Lie to Me

Last week I was disappointed I missed the premiere of Lie to Me, but I caught the second episode last night and I’m going to be an avid watcher. Not because I’m thrilled about the characters or the plotting; it wasn’t much better than the first few episodes of Shark and similarly has a younger, weaker supporting cast orbiting a seasoned character actor. I will watch because reading body language is one of my favorite hobbies. They have a character on the show they call a ‘natural,’ as in someone who hasn’t read about what the gestures mean, they instinctively know. I haven’t cracked open a textbook on the subject either. I would say I sense the way people feel without thinking about it, and being someone acutely interested in knowing when I’m right, have spent a lifetime honing my skills at analyzing people on the outside to see if what I’m sensing matches the truth. Don’t confuse empathy with sympathy; just because I know what you’re feeling doesn’t mean I sympathize or agree with it. I’m not very sympathetic by nature and probably don’t. But I like to know and I like truth, and people lie all the time. They don’t just lie, they also reserve, more often than not they simply hold things back. Trust in actions not in words, from the grandest gesture to the smallest dart of the eye.

My friend Scott Alan is also a big proponent of body language reading for fun. We once spent a fantastic evening at a restaurant watching the table next to us and trading observations. I got the sensation of attraction and I knew it was neither coming from me or related to me; it took a look around the room to narrow it down to the interplay between our waiter and two women nearby. After I picked up on it unconsciously, it was easy enough to read the supporting signals. The waiter made more stops at their table than ours. I couldn’t hear what they were saying, but one of the women’s eyes would shine when he came over, they widened, and her laugh became higher pitched and silvery. Of course the payoff was the ultimate reward for bothering to keep track of all of this; during one of the waiter’s brief absences, the young lady adjusted her neckline so it plunged and revealed her best advantages. The effect of this was like dangling a piece of fluff in front of a cat, our waiter was like a man transfixed, and there were no more drink refills for us that night.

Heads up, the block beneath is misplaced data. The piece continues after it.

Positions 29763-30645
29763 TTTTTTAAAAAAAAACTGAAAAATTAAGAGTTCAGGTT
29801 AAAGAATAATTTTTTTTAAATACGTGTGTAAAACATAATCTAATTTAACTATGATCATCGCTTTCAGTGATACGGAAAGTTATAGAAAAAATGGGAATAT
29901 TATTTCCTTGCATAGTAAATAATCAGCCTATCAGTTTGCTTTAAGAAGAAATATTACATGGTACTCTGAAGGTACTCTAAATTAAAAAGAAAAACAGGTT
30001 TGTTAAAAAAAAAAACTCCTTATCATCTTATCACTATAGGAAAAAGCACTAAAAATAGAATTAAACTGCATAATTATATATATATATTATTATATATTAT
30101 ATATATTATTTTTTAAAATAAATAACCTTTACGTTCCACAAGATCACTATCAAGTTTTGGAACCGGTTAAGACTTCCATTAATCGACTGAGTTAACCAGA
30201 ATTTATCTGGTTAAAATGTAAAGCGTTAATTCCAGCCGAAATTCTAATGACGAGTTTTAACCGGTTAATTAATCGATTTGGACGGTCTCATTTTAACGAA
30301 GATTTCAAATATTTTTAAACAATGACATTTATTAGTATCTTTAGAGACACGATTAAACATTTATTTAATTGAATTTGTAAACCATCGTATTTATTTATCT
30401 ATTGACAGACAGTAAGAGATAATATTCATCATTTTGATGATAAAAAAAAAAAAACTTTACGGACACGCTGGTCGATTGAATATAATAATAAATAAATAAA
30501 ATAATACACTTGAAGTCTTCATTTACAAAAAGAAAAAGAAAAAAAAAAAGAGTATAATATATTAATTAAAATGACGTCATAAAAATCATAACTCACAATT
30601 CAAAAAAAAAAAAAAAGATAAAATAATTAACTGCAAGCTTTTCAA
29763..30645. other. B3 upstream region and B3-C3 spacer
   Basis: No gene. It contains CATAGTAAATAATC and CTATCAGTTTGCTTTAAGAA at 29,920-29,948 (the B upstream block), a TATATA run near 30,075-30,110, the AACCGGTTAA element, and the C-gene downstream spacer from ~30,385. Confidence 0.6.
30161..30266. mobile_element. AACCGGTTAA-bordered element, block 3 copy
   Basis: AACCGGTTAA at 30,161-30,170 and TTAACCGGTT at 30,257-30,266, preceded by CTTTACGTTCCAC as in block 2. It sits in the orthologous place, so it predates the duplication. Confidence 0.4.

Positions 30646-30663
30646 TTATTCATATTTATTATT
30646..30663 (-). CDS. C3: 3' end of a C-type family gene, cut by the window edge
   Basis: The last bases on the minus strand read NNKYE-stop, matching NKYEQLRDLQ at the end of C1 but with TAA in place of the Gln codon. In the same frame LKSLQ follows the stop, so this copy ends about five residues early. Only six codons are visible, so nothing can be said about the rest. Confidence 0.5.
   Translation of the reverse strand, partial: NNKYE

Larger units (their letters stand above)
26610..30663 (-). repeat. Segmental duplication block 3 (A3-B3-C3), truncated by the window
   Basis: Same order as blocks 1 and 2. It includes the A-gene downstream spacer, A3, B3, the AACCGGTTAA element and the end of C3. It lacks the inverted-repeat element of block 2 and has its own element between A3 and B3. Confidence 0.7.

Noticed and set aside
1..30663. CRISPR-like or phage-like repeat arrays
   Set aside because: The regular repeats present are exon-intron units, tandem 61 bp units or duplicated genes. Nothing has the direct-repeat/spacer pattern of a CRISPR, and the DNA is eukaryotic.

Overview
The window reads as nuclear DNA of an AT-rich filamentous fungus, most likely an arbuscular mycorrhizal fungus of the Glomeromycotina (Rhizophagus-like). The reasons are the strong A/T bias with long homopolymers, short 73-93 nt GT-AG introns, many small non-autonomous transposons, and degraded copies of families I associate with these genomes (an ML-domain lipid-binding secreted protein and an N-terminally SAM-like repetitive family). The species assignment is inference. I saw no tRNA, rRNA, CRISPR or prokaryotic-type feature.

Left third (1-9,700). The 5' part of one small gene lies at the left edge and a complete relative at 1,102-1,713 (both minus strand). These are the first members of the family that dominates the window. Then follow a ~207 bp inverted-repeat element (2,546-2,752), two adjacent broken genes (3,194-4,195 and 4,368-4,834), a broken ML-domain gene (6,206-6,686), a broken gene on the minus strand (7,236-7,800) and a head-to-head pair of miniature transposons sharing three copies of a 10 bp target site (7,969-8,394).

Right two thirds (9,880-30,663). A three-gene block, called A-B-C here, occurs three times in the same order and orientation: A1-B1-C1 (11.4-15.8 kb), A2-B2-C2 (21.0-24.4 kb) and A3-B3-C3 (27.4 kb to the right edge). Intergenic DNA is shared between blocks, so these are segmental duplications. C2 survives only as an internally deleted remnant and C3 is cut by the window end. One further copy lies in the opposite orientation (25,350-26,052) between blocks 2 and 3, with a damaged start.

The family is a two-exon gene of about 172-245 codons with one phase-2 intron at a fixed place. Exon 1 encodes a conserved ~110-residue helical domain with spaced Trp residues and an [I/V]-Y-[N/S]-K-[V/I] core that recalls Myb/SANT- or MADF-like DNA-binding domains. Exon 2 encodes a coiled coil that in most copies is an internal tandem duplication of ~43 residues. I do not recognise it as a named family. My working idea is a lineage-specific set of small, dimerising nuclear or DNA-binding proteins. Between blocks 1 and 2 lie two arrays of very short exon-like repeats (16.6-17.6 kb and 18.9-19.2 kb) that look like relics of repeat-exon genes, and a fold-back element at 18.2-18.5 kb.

It’s actually not that great all the time knowing exactly what people think of you. And if they way they treat you on the outside doesn’t match the telltale signs, others may think you are being paranoid, and you may even end up doubting yourself. But when it comes to reading strangers, nothing beats an afternoon at the mall making mental notes about whether or not that guy is into his girlfriend or that woman is suffering from self-confidence issues. OK so that might make the course of events during an episode of the show a little predictable for someone like me. But then again, if I didn’t enjoy predicting what someone will do next and what they’re really thinking, I wouldn’t identify with the show to begin with.

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